- Small meta-analyses are useful when they’re focused: when they only include effect sizes from very similar studies. Small, focused meta-analysis provide precise estimates of mean effect size under specific conditions. Too many ecological meta-analyses are over-broad. Averaging together a heterogeneous mix of studies in different study systems using different methods amounts to comparing apples and oranges. This is a very intuitively-appealing thought–it appeals to my intuitions too! But those intuitions are wrong. I don’t think ecologists can actually tell which studies are truly “similar” to one another (i.e. low “heterogeneity”), so that a meta-analysis of those studies will yield a precise, stable estimate of the mean effect size despite including only a few studies. I say that for four reasons. First, there are few ecological meta-analyses–not even small, purportedly “focused” ones–for which most variation in effect size is attributable to sampling error rather than to heterogeneity. And those few low-heterogeneity meta-analyses aren’t more “focused” than other meta-analyses in any obvious way. Second, within-study heterogeneity in effect size is about as large on average as among-study heterogeneity. That is, in a hierarchical random effects meta-analysis, there’s often as much, or even more, heterogeneity among effect sizes from the same paper as there is among effect sizes from different papers. Even though different effect size estimates from the same paper usually were collected by the same investigators, using the same methods, in the same or nearby locations, etc. Third, small ecological meta-analyses do not typically report more precise estimates of mean effect size than larger meta-analyses do. In fact, just the opposite. So even if you are reducing heterogeneity by conducting a small meta-analysis that only includes very similar studies, you’re likely just trading heterogeneity for sampling error. Fourth, a personal anecdote. Many years ago, I did a laboratory microcosm experiment on trophic cascades (Fox 2007). It involved protist predators, their protist prey, and bacteria as the basal trophic level. The species were purchased from biological supply companies and so lacked any coevolutionary history, they were growing under constant environmental conditions in an artificial environment without any other species present, etc. Quite different in all sorts of ways from any natural system! But yet, when I calculated mean effect sizes to measure the strength of trophic cascades in my experiment, the effect sizes were almost bang-on identical to the mean strength of trophic cascades in field studies, according to the meta-analysis of Borer et al. 2005. Now, I don’t think this shows that my microcosms actually were “realistic”. Rather, it shows that no ecologist–including me!–knows enough about the determinants of trophic cascade strength to confidently guess which studies of trophic cascades will produce similar effect sizes on average. For those four reasons, I’ve decided that ecologists can’t actually tell which studies are sufficiently “similar” to one another to belong in the same, narrowly-focused meta-analysis. I don’t think ecologists can tell when they’re comparing “apples to apples” rather than “apples to oranges”. Because different ecological “apples” are different from one another in all sorts of ways, most of which ecologists are unaware of. And because ecologists can’t really tell the difference between apples, oranges, pictures of apples, and jars of applesauce.*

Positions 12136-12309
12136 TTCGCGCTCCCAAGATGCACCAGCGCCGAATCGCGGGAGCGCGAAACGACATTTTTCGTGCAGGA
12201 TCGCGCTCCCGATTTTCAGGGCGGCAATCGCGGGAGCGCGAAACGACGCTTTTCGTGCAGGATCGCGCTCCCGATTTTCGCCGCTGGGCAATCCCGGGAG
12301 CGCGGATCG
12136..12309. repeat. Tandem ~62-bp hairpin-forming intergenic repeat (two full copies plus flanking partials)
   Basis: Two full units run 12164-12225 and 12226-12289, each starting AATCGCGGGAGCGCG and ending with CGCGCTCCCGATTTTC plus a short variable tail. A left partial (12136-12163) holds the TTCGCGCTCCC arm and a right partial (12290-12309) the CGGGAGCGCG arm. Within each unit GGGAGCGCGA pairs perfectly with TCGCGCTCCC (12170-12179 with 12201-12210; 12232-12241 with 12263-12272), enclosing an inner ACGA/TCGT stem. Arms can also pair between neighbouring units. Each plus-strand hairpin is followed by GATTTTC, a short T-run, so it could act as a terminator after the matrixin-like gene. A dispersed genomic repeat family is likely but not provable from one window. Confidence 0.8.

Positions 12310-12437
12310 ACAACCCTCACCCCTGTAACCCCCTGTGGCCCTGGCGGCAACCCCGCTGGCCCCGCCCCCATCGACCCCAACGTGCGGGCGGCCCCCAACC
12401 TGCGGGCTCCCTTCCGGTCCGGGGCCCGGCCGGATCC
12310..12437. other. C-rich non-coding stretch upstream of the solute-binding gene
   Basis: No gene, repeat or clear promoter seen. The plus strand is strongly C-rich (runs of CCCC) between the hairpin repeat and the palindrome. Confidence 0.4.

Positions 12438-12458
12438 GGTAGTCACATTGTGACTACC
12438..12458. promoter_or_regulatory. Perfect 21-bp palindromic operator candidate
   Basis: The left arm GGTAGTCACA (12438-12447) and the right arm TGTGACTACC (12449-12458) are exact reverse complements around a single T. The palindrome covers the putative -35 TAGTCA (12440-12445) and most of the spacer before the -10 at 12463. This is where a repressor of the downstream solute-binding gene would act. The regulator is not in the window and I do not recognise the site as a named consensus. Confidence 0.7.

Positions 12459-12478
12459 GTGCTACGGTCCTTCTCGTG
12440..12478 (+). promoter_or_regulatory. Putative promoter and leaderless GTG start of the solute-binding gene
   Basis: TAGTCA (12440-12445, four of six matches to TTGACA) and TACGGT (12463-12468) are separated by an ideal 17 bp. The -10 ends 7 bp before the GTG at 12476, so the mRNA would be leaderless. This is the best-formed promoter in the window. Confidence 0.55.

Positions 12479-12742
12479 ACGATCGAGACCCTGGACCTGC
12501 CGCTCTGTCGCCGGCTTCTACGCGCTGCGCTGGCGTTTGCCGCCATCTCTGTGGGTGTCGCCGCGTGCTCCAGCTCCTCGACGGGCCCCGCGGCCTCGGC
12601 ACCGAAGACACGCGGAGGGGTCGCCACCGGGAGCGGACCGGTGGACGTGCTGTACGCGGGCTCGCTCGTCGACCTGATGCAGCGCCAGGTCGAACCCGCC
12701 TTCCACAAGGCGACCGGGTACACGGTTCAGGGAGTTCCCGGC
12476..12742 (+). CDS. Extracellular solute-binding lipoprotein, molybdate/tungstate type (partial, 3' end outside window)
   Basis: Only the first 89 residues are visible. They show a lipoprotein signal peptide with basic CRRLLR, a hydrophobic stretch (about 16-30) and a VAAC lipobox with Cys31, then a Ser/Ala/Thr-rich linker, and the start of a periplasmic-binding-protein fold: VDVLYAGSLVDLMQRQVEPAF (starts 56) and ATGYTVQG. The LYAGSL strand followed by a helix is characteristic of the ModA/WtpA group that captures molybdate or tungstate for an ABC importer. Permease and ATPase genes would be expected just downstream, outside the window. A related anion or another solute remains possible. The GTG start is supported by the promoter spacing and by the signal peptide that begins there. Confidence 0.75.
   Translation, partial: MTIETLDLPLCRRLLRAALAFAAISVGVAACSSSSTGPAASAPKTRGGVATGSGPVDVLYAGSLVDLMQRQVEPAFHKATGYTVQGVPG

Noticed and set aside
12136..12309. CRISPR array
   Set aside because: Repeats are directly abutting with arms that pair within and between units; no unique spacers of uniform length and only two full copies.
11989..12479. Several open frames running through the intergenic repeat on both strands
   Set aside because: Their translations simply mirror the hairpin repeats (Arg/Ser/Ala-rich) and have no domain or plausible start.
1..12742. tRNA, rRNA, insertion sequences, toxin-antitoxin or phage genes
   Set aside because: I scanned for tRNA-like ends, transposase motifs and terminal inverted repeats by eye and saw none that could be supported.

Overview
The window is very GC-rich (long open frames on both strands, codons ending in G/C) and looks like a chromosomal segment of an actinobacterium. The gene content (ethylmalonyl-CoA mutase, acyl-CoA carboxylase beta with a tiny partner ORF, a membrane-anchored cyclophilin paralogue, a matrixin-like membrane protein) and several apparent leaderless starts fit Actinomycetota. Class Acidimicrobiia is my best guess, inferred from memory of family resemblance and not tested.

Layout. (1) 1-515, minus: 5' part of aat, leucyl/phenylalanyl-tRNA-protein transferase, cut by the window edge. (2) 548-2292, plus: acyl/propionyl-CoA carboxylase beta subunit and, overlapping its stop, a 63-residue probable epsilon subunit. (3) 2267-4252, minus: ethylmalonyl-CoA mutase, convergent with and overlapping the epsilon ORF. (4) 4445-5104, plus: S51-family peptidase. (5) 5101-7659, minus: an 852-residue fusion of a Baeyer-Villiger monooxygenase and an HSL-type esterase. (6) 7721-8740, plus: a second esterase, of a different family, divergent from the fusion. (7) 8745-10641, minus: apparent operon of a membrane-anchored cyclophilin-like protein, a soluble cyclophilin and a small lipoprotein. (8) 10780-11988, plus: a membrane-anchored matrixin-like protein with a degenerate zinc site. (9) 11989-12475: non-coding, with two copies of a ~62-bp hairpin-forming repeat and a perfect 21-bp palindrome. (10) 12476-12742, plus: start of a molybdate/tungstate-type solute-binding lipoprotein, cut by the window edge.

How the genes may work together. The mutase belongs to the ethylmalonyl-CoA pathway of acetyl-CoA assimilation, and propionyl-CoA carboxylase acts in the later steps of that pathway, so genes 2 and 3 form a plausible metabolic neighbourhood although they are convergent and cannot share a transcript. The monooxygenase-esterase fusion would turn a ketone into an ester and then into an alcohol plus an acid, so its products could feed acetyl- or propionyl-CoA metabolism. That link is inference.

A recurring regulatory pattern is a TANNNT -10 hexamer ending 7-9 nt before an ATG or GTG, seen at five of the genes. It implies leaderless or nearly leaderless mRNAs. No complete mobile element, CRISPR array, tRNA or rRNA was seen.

- The grand mean effect size usually isn’t of scientific interest, because the mean effect size will depend on the values of one or more moderator variables. If the grand mean effect size estimate is noisy, that’s a sign that you need to add moderator variables to the meta-analysis, so as to explain most of the noise. This point is closely related to #2, obviously. And so my response to it is along the lines of my response to #2. Now, I haven’t compiled data on moderator variables in ecological meta-analyses. But speaking as someone who’s skimmed a lot of ecological meta-analyses: moderator variables in ecological meta-analyses hardly ever seem to explain more than a tiny fraction of variation in effect size, even when that fraction is significantly >0. I can’t recall ever seeing an ecological meta-analysis in which conditioning on moderator variables really did all that much to improve precision of estimated mean effect sizes. If you think I’m forgetting some examples, by all means name them! I’d be super-interested to be pointed towards ecological meta-analyses in which moderator variables explain a big chunk of the variation in effect size! But as best I can tell based on the meta-analyses I’ve seen, moderator variables in meta-analyses are rather like genetic loci of small effect. Genetic variation in highly-heritable quantitative traits (e.g., human height) is underpinned by genetic variation at many loci. There may be a few variants of “large” effect, but even the largest explains only (say) 10% of the heritable variation in the quantitative trait of interest. Most of the genetic variants at most of those loci are so rare and/or have such small effects that we have little hope of identifying them, even in genome-wide association studies with massive sample sizes (Young 2019, Pallares 2020). This is the so-called “missing heritability” problem: we know that quantitative traits like human height are heritable, but we can’t identify the genetic variants that, collectively, underpin most of that heritability. That’s why quantitative genetics (still) exists: rather than trying to identify the genetic variants that matter, just statistically summarize genetic variation with a genetic variance and be done with it. I increasingly wonder if ecological meta-analysts ought to go the same route as quantitative genetics. Just give up on trying to explain variation in effect size with moderator variables.